Second-Half Glass

glass_half.jpgWill the Mets continue their roll and start out the second half with a bang? Or will the momentum be broken and they return to their .500 ways?

There are two ways to look at the last 95 games, and the next 67: with the glass half-full, or half-empty.

Let’s look at the second half from both perspectives.

Half Full

– Johan Santana has a sparkling ERA, and is famous for strong second halves. Oliver Perez has found himself and Mike Pelfrey has turned the corner; both look like aces. John Maine is bound to pitch better and Pedro Martinez is the #5. The Mets have the best starting rotation in MLB, and those horses will carry them to the postseason.

– In contrast, the awful starting rotation of the Phillies has finally caused that team to falter. With no help in sight, the Phils will continue to sink in the standings.

– Backing up the Mets’ spectacular starting rotation is a bona fide bullpen. Now that Aaron Heilman has been “fixed”, all of the Mets relievers are pitching well. Good pitching beats good hitting.

– Carlos Delgado is back. With his dangerous bat, the Mets lineup is suddenly fearsome, especially once Ryan Church returns.

– Jose Reyes and David Wright have been on fire for the last month and a half. Both are poised to make MVP runs in the second half — with a warming Carlos Beltran ready to contend as well.

Half Empty

– What is up with Maine? Can Pedro stay healthy? How long before Perez is replaced by Mr. Hyde? Can Pelfrey keep it up? Under the surface, this starting staff is more questionable than people think.

– The Phillies’ pitching was even worse last year, and they won the division.

– Will the Mets bullpen be worn out by late August, and thus repeat the breakdown of last season? How many more saves is Billy Wagner going to blow? And do the Mets really have a setup man?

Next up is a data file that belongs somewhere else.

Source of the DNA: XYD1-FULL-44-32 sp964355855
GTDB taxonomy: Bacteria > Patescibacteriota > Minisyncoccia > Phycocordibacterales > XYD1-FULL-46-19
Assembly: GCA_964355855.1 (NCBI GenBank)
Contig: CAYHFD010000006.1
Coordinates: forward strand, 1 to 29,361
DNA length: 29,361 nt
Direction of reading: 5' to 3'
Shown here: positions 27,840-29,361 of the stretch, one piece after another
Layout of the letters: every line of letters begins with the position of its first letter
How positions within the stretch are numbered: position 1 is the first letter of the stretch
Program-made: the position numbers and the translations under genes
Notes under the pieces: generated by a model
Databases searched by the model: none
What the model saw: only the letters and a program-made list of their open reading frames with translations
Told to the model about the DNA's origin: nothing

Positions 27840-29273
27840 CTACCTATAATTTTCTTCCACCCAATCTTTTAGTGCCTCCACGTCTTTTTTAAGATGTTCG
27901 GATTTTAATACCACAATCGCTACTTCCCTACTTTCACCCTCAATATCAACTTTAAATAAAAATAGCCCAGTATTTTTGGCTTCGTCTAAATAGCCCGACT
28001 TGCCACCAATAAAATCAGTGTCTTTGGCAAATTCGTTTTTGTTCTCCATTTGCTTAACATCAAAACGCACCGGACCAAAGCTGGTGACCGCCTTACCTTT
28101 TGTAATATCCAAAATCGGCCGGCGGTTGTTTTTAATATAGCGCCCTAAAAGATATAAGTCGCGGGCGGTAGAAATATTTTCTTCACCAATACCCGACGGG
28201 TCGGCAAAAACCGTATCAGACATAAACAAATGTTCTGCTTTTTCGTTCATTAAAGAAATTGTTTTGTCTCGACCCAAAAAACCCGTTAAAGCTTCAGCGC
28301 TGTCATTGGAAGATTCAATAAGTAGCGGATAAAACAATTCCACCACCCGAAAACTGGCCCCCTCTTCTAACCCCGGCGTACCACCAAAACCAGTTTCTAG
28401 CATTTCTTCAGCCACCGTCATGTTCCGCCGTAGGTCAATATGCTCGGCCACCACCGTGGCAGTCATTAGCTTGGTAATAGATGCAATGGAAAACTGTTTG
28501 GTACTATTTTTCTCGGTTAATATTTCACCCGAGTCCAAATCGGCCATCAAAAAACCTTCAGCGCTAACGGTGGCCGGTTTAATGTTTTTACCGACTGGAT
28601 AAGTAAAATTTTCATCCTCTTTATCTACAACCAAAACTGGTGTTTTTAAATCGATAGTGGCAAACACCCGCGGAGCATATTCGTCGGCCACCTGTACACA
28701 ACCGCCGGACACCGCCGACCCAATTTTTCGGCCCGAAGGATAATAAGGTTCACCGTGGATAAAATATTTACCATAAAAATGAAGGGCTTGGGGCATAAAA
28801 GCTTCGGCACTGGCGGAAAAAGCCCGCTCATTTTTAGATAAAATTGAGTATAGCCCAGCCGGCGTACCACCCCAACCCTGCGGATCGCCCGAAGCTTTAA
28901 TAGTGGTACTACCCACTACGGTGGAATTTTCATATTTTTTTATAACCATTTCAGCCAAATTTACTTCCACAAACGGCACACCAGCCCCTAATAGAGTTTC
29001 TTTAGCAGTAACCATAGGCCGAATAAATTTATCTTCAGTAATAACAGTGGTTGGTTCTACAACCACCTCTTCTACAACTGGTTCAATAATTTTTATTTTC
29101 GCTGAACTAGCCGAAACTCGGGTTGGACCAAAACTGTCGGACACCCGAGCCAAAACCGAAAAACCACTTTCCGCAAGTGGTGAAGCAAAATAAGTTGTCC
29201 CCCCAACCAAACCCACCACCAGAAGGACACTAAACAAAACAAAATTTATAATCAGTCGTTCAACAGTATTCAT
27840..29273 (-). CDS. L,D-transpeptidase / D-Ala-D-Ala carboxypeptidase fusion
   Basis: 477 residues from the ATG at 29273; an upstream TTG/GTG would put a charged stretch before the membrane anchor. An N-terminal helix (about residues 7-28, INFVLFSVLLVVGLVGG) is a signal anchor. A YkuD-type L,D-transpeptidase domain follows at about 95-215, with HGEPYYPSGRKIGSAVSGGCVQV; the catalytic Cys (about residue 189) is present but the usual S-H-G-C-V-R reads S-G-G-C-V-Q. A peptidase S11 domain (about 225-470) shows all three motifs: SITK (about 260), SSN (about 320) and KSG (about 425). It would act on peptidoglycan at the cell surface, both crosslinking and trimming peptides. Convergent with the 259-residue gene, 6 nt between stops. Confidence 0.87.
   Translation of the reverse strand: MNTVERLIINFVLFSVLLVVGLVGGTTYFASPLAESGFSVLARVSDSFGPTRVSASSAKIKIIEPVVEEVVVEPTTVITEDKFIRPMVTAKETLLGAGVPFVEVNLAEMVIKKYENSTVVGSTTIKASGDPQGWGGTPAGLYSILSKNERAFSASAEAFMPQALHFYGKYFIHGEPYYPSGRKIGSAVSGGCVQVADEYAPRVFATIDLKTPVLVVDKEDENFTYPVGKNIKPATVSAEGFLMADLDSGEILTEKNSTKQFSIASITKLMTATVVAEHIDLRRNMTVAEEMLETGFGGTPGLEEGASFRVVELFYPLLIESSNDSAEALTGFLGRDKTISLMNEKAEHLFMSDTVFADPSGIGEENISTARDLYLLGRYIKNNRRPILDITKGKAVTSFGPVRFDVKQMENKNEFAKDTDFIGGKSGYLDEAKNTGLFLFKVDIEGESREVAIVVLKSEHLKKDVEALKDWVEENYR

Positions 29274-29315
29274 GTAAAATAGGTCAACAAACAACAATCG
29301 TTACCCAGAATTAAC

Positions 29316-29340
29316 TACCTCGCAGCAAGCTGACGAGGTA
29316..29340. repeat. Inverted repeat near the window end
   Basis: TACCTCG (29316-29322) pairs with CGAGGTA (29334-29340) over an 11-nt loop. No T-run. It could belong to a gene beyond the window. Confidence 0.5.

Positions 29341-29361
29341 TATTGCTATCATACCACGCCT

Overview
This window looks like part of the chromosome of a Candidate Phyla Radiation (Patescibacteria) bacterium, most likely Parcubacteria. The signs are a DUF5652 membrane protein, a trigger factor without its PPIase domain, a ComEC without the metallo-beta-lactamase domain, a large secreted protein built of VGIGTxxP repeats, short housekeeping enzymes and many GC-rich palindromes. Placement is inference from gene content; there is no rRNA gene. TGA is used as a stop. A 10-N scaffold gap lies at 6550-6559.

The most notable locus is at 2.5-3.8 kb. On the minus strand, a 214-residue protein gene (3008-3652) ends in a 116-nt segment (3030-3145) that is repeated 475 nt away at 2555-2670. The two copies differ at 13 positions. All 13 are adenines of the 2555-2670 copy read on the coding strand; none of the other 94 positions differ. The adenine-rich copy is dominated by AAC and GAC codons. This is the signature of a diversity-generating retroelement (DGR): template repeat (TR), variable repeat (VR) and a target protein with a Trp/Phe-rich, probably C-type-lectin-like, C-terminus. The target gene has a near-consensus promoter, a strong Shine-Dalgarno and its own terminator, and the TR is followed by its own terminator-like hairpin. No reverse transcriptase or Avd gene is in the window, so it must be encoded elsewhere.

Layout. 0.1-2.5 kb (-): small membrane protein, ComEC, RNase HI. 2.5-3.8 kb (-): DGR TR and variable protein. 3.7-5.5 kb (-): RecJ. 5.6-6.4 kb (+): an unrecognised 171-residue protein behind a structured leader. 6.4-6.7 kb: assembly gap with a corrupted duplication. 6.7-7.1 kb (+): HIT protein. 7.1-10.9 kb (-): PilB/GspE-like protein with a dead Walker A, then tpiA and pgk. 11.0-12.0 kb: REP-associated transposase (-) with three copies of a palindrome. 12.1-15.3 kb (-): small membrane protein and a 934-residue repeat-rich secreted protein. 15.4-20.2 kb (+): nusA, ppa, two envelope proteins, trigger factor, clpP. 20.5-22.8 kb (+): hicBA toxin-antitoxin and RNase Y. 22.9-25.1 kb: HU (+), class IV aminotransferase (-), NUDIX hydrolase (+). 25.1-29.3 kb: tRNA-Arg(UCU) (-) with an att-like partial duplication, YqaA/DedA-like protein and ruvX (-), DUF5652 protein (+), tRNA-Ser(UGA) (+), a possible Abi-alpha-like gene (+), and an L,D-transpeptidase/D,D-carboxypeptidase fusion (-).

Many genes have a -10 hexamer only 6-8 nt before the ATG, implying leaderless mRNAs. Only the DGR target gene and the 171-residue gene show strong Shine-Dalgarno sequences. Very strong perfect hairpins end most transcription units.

– Is Delgado really back, or really lucky? Many of his hits have come off awful pitchers, and in laugher games. His bat speed is still slow, so he may just be guessing right lately. And Church’s return could be more a matter of “if” rather than “when”.

– Reyes had a similarly strong first half last year, then messed the bed in the last two months of the season, when the Mets needed him most. We can probably count on Wright to continue his pace, but his MVP-like performance last year wasn’t enough to carry the team. Can Beltran be a cleanup hitter with a .260 average?

How do YOU see the glass? Comment below.

Joe Janish began MetsToday in 2005 to provide the unique perspective of a high-level player and coach -- he earned NCAA D-1 All-American honors as a catcher and coached several players who went on to play pro ball. As a result his posts often include mechanical evaluations, scout-like analysis, and opinions that go beyond the numbers. Follow Joe's baseball tips on Twitter at @onbaseball and at the On Baseball Google Plus page.
  1. sincekindergarten July 16, 2008 at 1:31 pm
    Half-full, and filling up. Even though the Phillthies get back a “fixed” Brett Myers on July 23rd, really, now–how “fixed” is he? Probably not as much as Cholly would want him to be. Kyle Kendrick is in the midst of his first full season in the majors–that should catch up to him right around the middle of August. And, even though their bullpen has been stellar, all those innings they’ve had to pitch are going to catch up to them around the same time, if not sooner. I expect Wright and Reyes to go tearing through opponents’ pitching soon.
  2. David W. July 16, 2008 at 7:31 pm
    Marty Noble has a scathing review of the Mets offense on the website. I agree with much of what he says, but he concludes that the Mets cannot win if they only average four runs per game. The problem, in other words, is the offense. But that’s not quite right. The Mets are actually averaging 4.84 runs per game, good for fourth in the National League, with only Chicago and Philadelphia scoring significantly more runs per game. If they continue at that pace and the pitching goes back to its pre-Manuel form, then we will return to winning half our games and end up with about 85 wins. But if the pitching does not revert back to mediocrity, then 90-93 wins appears possible with the current line-up.

    If seems to me that the offense also shoulders the blame for the collapse of last season. But that is not correct: it was the bullpen that imploded and lost the majority of the games.

    Moral of the story–maybe the best move would be to get one more live arm for the bullpen and not worry about left field.